For those of you using Panda3D

Panda3D... is it worth it? Commercial examples are not exactly impressive, but I really want Panda3D to be as great as it looks.

I don't know... I tried Pygame and I liked it (I had used SDL with C++ before, and I also liked it). Then I used Pyglet for this Pyweek and I love it. But this two are mainly 2D engines, even when they have OpenGL accesss (well, my ropes in the Bungee game where drawn using OpenGL in a batch). Yes, I could use Pyglet to create 3D games, but then I would be forced to write almost everything from scratch (model loading, animations... those things.)

Then there's Panda3D. But its sample programs are quite unimpressive. The manual is not exactly complete, and I'm not sure if it's worth the effort. I know some of you have been using Panda3D for Pyweek. What do you think about it? Would you recommend it for something relatively serious? I don't need next-gen graphics, but I need the engine to be solid, and I'm obviously looking for a Python engine.

(log in to comment)


You're probably aware, but Disney uses Panda3D for their "Toontown Online" MMO -- it's stable enough to have adopted some "serious" use.

you could also take a look at these projects:



As far as I know Soya3d has been used in PyWeek before.

Yes, I'm aware of Toontown online, and also Pirates of the Caribbean online (I even installed both of them and played a little bit). That's why I say it doesn't really look... complete. They had quite a lot of glitches (although that could be related to my system's hardware)

Python-ogre is still Ogre: chaotic. And Ogre is a graphic engine, not exactly a game engine. You have to add sound, control, networking... Right, there are some third-party libraries, but that's a "mooore dependencies" problem.

Soya3d seems to be a little bit green, right?

I guess I should give Panda3D an opportunity :)

Panda is pretty complete. Inputs, sounds, networking and ODE physics (as of 1.5.3, windows builds coming soon) are integrated. You can write shaders using CG or let panda build shaders for glow/gloss/normal maps. The documentation is incomplete in some places but thats mostly in the more obscure bits of the engine.

The community is small but forum activity is pretty healthy, questions get answered really quickly. There is a Disney panda developer on hand when there are questions on the more obscure engine questions. Pipeline wise, blender support is pretty good although its unofficial. A collada importer is also on the way.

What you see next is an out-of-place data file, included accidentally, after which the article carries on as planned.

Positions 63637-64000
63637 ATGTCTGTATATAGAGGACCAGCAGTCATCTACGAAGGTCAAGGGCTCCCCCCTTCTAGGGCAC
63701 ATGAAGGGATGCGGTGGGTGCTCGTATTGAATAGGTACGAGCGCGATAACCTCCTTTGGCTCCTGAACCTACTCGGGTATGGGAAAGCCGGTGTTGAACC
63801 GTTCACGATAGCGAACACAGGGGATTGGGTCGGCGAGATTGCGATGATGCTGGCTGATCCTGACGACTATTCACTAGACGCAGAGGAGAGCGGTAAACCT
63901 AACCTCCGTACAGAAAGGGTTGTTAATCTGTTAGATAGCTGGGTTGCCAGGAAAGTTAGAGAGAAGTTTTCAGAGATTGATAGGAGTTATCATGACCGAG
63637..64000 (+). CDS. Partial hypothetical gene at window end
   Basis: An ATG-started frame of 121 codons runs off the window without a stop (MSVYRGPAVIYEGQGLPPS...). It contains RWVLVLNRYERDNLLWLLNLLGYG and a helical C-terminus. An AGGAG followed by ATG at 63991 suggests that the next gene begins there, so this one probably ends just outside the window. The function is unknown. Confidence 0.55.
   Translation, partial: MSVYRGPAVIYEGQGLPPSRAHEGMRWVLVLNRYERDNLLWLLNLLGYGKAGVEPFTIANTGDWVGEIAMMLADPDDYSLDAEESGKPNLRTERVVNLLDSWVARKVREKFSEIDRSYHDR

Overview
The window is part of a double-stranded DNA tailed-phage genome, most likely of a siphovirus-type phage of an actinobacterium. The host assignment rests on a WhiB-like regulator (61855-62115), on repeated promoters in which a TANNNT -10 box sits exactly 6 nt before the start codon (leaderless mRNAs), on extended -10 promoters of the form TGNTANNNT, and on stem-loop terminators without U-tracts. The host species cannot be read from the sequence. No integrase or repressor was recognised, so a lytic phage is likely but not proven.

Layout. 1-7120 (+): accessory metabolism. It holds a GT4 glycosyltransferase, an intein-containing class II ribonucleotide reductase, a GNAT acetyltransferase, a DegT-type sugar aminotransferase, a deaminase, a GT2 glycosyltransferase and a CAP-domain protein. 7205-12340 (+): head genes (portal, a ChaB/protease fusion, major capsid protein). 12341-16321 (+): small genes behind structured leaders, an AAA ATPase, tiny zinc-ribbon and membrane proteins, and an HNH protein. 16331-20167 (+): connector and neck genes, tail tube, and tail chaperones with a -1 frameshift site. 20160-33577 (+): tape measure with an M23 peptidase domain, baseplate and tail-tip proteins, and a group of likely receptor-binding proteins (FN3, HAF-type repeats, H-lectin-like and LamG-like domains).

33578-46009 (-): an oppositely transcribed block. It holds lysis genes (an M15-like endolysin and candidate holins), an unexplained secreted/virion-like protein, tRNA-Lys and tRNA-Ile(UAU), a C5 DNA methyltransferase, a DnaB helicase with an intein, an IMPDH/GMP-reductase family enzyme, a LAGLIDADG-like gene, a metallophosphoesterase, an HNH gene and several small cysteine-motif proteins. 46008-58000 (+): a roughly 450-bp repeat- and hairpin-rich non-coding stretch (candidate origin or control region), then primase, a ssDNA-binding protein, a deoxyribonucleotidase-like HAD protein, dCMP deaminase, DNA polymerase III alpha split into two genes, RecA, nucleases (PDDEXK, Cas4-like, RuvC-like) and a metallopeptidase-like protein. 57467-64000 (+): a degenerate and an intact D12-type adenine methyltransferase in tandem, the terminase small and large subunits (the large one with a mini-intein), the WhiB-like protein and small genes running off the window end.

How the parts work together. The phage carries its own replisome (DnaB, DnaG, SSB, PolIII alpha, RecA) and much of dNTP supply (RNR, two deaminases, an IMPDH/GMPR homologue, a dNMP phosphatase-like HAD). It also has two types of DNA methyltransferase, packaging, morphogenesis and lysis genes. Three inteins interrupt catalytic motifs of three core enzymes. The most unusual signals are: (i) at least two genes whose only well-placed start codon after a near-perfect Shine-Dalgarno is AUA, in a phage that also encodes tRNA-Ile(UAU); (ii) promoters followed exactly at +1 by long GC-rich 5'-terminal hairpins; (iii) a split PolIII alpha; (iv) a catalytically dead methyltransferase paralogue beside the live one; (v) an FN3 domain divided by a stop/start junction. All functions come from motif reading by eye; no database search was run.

A weakness might be in the portability, theres no official mac builds yet although it has been compiled on the mac. Work is under way to make an official package for the mac though, its hoped to be online for the 1.6.0 release. It's also quite a large download for a dependency. There are some experiments with a distribution meant just for playing games made with panda but nothing official yet. On windows its also possible to package your game with py2exe and UPX the dll's down to ~10 mbs.

So yeah, basically its a good all around engine, give it a go, its pretty easy to get into.

python-ogre is good, i've been a fan of ogre for a while (made by people who want to make a simple graphics engine that looks great). if your willing to learn how to use each library on its own rather than going down the panda3d 'do everything for you' route its a very powerful tool.
I think I'll spend more time with Panda3D, and if it finally doesn't suit my needs (it doesn't support lightmaps!) I'll check Python-ogre (once again) :)

I guess the trick is 'do something with it', like I did with Pyglet.
python-ogre has everything you need, so in a sense, it would be your only dependancy. Some could say it comes with too much :) It is still not a very good cross-platform solution, although now they are working on getting it into ubuntu which would be a nice start. But on windows it is definitely complete. And the graphics engine itself, ogre, is top-notch. It has been used for more commercial games than I think any other open source engine.
It's not explicitly stated in the manual but you can do lightmaps in Panda.
Yes, ZeroByte, I've been surfing the forums and I also found that solution. I should try that with a complex scene! At least it seems to be an issue of the .egg exporter in 3DStudio. Apparently, Maya is able to export lightmaps for Panda3D :m

In relation to "cross-plaforming", Panda3D wins right now. I guess I'll start with this one and have a look from time to time on Python-ogre (even though this one has a more professional look).